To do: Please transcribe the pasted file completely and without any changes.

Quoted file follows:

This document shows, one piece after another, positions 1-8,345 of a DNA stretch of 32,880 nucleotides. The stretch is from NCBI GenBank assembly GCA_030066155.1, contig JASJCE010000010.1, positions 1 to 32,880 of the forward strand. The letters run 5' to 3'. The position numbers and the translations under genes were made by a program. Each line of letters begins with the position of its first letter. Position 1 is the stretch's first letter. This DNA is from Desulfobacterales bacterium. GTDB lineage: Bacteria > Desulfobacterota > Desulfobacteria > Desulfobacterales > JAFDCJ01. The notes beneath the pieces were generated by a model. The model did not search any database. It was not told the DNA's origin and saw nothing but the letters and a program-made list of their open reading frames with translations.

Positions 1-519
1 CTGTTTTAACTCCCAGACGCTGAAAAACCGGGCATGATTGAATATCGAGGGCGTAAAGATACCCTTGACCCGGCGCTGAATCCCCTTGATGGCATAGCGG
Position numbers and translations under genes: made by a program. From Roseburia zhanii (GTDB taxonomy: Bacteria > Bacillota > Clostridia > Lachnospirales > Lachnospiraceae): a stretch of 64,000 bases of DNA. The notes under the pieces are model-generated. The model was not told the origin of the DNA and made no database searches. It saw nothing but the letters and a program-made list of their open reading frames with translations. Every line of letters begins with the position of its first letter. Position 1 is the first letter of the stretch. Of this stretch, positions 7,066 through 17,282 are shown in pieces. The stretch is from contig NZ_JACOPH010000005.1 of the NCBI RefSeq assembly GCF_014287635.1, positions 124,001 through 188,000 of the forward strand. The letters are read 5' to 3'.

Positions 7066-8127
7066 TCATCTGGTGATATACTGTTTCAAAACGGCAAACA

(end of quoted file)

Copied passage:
This document shows, one piece after another, positions 1-8,345 of a DNA stretch of 32,880 nucleotides. The stretch is from NCBI GenBank assembly GCA_030066155.1, contig JASJCE010000010.1, positions 1 to 32,880 of the forward strand. The letters run 5' to 3'. The position numbers and the translations under genes were made by a program. Each line of letters begins with the position of its first letter. Position 1 is the stretch's first letter. This DNA is from Desulfobacterales bacterium. GTDB lineage: Bacteria > Desulfobacterota > Desulfobacteria > Desulfobacterales > JAFDCJ01. The notes beneath the pieces were generated by a model. The model did not search any database. It was not told the DNA's origin and saw nothing but the letters and a program-made list of their open reading frames with translations.

Positions 1-519
1 CTGTTTTAACTCCCAGACGCTGAAAAACCGGGCATGATTGAATATCGAGGGCGTAAAGATACCCTTGACCCGGCGCTGAATCCCCTTGATGGCATAGCGG
Position numbers and translations under genes: made by a program. From Roseburia zhanii (GTDB taxonomy: Bacteria > Bacillota > Clostridia > Lachnospirales > Lachnospiraceae): a stretch of 64,000 bases of DNA. The notes under the pieces are model-generated. The model was not told the origin of the DNA and made no database searches. It saw nothing but the letters and a program-made list of their open reading frames with translations. Every line of letters begins with the position of its first letter. Position 1 is the first letter of the stretch. Of this stretch, positions 7,066 through 17,282 are shown in pieces. The stretch is from contig NZ_JACOPH010000005.1 of the NCBI RefSeq assembly GCF_014287635.1, positions 124,001 through 188,000 of the forward strand. The letters are read 5' to 3'.

Positions 7066-8127
7066 TCATCTGGTGATATACTGTTTCAAAACGGCAAACA